The overall aim was to obtain new knowledge about thermal balance and care environment in extremely preterm infants during skin-to-skin care (SSC), evaluate different methods of intraoperative monitoring of carbon dioxide (CO2), and to investigate how different levels of inhaled oxygen affect infants’ oxygenation during anesthesia and surgery. Study I investigated infant thermal balance and the physical environment for extremely preterm infants during SSC. Study II formed part of a prospective study to assess the performance of non-invasive transcutaneous and end-tidal technique to continuously monitor CO2 levels in the infants blood during anesthesia. Study III was a prospective randomized trial to investigate oxygenation during induction of anesthesia with room air versus high fraction (80%) of oxygen in healthy newborn infants.

The infants maintained normal body temperature during SSC. In comparison to care in an incubator, during SSC ambient humidity was lower and insensible water loss through the skin was higher. Compared to blood gas Pco, transcutaneous carbon dioxide monitoring yielded a bias of 0.3 ± 0.7 kPa, and end-tidal technique a bias of -1.9 ± 0.9 kPa. After intubation, saturation measured by pulse oximetry was lower (p < .05) in the group breathing room air than in the group with high oxygen (93% ± 6.7 and 99% ± 1.5). None of the infants spent time below the pre-specified safety oxygen saturation targets to mandate supplemental oxygen.

This thesis provides new knowledge about early initiation of SSC after birth for extremely preterm infants, the results will be useful to guide safe routines for implementation of early SSC. These results suggest that during anesthesia would transcutaneous monitoring of carbon dioxide be beneficial, end-tidal monitoring correlated poorly to blood gas and induction of general anesthesia in newborn infants can be safely performed without the use of high levels of supplemental oxygen. Taken together, this new knowledge has the potential to improve intraoperative respiratory management.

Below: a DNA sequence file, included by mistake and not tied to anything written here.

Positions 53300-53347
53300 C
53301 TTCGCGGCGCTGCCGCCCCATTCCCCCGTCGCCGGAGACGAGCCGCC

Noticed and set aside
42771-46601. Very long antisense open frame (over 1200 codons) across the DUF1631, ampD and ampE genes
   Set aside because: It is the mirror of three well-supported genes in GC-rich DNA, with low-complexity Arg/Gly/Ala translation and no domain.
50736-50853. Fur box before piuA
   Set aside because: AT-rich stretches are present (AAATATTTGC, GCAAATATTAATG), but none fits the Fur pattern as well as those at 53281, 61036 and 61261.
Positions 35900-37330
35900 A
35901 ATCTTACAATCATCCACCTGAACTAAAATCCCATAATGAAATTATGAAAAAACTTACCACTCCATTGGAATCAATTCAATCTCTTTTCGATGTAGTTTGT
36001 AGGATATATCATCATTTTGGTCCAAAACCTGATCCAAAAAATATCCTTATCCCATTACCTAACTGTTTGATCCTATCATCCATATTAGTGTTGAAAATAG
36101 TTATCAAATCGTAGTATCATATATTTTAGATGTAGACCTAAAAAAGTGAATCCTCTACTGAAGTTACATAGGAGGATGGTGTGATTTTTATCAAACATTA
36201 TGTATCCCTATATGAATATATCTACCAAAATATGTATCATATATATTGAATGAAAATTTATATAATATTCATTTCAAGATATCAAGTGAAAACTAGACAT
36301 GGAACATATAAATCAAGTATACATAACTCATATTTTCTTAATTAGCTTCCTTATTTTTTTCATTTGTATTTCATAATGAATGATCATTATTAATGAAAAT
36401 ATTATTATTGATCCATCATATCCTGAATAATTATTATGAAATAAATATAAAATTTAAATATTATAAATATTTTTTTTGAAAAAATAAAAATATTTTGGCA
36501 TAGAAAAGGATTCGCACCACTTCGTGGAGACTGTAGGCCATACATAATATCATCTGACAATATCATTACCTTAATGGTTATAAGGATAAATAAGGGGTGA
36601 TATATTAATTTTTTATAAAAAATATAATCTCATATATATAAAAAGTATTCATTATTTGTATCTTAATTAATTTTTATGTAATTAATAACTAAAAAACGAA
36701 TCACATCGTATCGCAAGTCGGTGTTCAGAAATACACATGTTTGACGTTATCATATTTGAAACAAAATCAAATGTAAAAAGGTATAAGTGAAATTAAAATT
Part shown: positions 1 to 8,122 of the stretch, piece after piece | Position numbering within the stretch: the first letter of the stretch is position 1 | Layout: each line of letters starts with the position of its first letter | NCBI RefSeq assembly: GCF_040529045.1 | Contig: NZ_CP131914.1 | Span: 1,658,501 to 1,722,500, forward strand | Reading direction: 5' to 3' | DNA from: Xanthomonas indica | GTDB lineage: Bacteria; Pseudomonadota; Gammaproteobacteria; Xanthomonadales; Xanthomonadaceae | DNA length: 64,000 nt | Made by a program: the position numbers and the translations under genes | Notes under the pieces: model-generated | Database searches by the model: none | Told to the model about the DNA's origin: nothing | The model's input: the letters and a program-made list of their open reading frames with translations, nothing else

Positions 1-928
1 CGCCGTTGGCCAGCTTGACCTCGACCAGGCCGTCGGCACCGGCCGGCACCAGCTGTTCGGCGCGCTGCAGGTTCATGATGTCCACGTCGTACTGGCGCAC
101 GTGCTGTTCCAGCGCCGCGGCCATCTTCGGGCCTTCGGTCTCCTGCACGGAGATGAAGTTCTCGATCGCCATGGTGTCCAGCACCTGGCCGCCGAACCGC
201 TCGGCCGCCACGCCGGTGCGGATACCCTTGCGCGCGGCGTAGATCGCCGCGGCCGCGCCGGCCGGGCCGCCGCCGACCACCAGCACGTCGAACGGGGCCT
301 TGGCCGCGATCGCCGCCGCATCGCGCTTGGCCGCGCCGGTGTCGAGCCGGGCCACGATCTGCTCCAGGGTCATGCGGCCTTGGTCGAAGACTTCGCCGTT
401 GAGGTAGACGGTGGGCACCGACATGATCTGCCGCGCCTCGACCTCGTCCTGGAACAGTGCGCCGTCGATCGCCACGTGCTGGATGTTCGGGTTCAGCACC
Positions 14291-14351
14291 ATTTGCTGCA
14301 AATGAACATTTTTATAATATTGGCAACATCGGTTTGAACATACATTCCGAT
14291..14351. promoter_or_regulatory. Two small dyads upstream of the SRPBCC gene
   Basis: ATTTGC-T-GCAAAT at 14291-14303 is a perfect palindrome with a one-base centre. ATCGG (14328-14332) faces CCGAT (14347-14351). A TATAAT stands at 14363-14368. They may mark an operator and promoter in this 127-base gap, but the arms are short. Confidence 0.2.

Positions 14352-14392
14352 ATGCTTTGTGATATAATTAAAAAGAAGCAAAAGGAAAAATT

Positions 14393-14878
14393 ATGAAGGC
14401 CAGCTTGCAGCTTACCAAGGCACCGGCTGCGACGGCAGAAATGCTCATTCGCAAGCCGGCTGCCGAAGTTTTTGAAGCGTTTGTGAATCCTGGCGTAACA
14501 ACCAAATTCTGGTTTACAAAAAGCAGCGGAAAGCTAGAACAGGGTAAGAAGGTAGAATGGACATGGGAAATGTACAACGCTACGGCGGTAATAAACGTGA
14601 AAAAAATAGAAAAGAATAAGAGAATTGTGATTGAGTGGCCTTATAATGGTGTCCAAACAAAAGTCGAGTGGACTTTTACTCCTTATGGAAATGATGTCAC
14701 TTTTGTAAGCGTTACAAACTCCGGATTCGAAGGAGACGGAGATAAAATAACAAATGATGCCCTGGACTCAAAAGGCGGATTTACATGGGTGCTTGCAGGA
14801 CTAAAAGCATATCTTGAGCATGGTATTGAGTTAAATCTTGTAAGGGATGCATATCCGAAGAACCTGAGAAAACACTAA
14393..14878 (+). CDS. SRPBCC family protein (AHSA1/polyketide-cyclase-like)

Place, publisher, year, edition, pages
uppsala: Acta Universitatis Upsaliensis, 2018. p. 46
Series
Digital Comprehensive Summaries of Uppsala Dissertations from the Faculty of Medicine, ISSN 1651-6206 ; 1475
Keywords
Neonatal, anesthesia, kangaroo-mother-care, skin-to-skin care, carbon dioxide
National Category
Clinical Medicine
Identifiers
urn:nbn:se:uu:diva-352668 (URN)978-91-513-0375-8 (ISBN)
Public defence
2018-09-14, Rosensalen, Akademiska sjukhuset Ingång 95/96, Uppsala, 09:15 (Swedish)
Opponent
Supervisors
Available from: 2018-08-24 Created: 2018-06-27 Last updated: 2018-09-07Bibliographically approved

Open Access in DiVA

fulltext(642 kB)60 downloads
File information
File name FULLTEXT01.pdfFile size 642 kBChecksum SHA-512
a1868b399e17c136da126f407019a28f6f797cc78cb8763a4e10a772212193c32037e81016af1643cb301f9ceb55aaf1823438c04c1a6b0f635383023ec8ed85
Type fulltextMimetype application/pdf

Other links

Publisher's full textPubMed

Authority records BETA

Karlsson, VictoriaSjörs, GunnarNyqvist, Kerstin HedbergÅgren, Johan

Search in DiVA

By author/editor
Karlsson, VictoriaSjörs, GunnarNyqvist, Kerstin HedbergÅgren, Johan
By organisation
Anaesthesiology and Intensive CareDepartment of Women's and Children's Health
In the same journal
Journal of Pediatrics
Pediatrics

Search outside of DiVA

GoogleGoogle Scholar
Total: 60 downloads
The number of downloads is the sum of all downloads of full texts. It may include eg previous versions that are now no longer available

doi
pubmed
urn-nbn

Altmetric score

doi
pubmed
urn-nbn
Total: 679 hits
CiteExportLink to record
Permanent link

Direct link
Cite
Citation style
  • apa
  • ieee
  • modern-language-association
  • vancouver
  • Other style
More styles
Language
  • de-DE
  • en-GB
  • en-US
  • fi-FI
  • nn-NO
  • nn-NB
  • sv-SE
  • Other locale
More languages
Output format
  • html
  • text
  • asciidoc
  • rtf